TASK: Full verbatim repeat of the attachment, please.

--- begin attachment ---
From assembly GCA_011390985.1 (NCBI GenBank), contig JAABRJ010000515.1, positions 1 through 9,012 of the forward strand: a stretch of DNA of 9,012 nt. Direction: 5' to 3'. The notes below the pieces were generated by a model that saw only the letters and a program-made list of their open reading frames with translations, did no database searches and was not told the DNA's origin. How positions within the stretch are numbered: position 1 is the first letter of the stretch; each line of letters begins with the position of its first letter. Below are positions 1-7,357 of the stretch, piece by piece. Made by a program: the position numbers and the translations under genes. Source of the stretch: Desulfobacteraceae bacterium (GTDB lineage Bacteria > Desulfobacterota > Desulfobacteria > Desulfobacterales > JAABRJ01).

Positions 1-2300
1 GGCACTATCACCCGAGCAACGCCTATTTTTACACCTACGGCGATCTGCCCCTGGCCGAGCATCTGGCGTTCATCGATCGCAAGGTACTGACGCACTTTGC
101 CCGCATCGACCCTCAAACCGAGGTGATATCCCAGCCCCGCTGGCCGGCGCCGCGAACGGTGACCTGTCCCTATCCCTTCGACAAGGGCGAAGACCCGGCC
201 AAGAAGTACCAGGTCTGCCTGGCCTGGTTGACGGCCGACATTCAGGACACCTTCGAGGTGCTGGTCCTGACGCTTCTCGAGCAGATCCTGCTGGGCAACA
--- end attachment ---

From assembly GCA_011390985.1 (NCBI GenBank), contig JAABRJ010000515.1, positions 1 through 9,012 of the forward strand: a stretch of DNA of 9,012 nt. Direction: 5' to 3'. The notes below the pieces were generated by a model that saw only the letters and a program-made list of their open reading frames with translations, did no database searches and was not told the DNA's origin. How positions within the stretch are numbered: position 1 is the first letter of the stretch; each line of letters begins with the position of its first letter. Below are positions 1-7,357 of the stretch, piece by piece. Made by a program: the position numbers and the translations under genes. Source of the stretch: Desulfobacteraceae bacterium (GTDB lineage Bacteria > Desulfobacterota > Desulfobacteria > Desulfobacterales > JAABRJ01).

Positions 1-2300
1 GGCACTATCACCCGAGCAACGCCTATTTTTACACCTACGGCGATCTGCCCCTGGCCGAGCATCTGGCGTTCATCGATCGCAAGGTACTGACGCACTTTGC
101 CCGCATCGACCCTCAAACCGAGGTGATATCCCAGCCCCGCTGGCCGGCGCCGCGAACGGTGACCTGTCCCTATCCCTTCGACAAGGGCGAAGACCCGGCC
201 AAGAAGTACCAGGTCTGCCTGGCCTGGTTGACGGCCGACATTCAGGACACCTTCGAGGTGCTGGTCCTGACGCTTCTCGAGCAGATCCTGCTGGGCAACA